Fire departments seek $3 million levy to make up for property tax revenue drops

If approved, the $3 million levy will counteract the drop in home values, Thorson said. Ninety percent of East Pierce's funding is tied to property taxes on assessed home valuations.

For the first time, East Pierce Fire and Rescue will ask voters’ approval on a maintenance and operations levy to help battle the continuing drop in assessed home values.

“This is a new thing for us,” Chief Jerry Thorson said.

The measure will be on the Aug. 7 ballot.

If approved, the $3 million levy will counteract the drop in home values, Thorson said. Ninety percent of East Pierce’s funding is tied to property taxes on assessed home valuations.

“Every time they take a hit it affects our budget directly,” he said.

Thorson said the fire agency has been forced to cut $2.9 million for its budget over the past several years due to declining values, a trend the department expects will continue for at least two more years, An approximate 7 percent reduction is expected in 2013.

“We’ve cut the budget every year,” he said. “The $3 million kind of gets us back to where we were.”

Thorson said East Pierce has taken pay cuts, furlough days, delayed maintenance and left positions open to save money. Training has been cut by approximately 30 percent and the department has reduced overtime by 48 percent. But any further cuts could mean residents see the effects.

“If we don’t have this approved, we’ll have to do some cuts into areas of service the citizens see,” Thorson said. “And we’re trying to avoid that.”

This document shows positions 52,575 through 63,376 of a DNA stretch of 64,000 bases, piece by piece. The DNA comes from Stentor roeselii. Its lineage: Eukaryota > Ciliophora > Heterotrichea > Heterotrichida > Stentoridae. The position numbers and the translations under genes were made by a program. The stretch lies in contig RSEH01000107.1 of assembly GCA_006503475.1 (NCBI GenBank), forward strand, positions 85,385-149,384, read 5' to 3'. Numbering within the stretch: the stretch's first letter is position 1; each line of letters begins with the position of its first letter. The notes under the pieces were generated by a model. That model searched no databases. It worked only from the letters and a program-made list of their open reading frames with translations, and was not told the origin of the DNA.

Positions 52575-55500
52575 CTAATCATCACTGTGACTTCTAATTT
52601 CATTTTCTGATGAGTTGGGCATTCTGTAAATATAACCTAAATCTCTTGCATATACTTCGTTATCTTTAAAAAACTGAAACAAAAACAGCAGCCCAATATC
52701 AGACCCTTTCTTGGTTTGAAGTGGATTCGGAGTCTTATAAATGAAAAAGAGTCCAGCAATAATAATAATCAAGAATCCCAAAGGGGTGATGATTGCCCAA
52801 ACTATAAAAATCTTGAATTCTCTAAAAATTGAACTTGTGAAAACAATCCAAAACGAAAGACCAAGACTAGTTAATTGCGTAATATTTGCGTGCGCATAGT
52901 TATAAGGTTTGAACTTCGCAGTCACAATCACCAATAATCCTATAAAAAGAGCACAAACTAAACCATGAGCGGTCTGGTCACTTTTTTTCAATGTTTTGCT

In 2011, East Pierce firefighters responded to 8,362 total emergency calls. Of those, 6,163 were emergency medical services-related incidents, an increase of 9 percent over 2010.

“This election is about giving the voters of our fire district an opportunity to maintain their current level of Fire and Emergency Medical Services,” said East Pierce Fire Commissioner Chair Rick Kuss in a press release.

East Pierce is asking voters to approve a two-year levy of $3 million in 2013 and $3.2 million in 2014. Thorson said the estimated tax impact is 38 cents per $1,000 assessed home value.

For the average home in the district, valued at approximately $250,000, that would come to a rate of $7.92 per month, or $95 per year.

Fire departments can receive funding in three different ways: a regular fire/EMS levy approved by voters, a capital improvement bond and the maintenance and operations levy.

The fire district is currently funded at a rate of $1.50 per thousand of assessed value for fire services and 50 cents per thousand of assessed value for EMS services.

This is the first time East Pierce has asked voters to approve a maintenance and operations levy.

“We looked at all the other alternatives,” Thorson said. “We wouldn’t come asking for this at this particular time unless we really needed it.”

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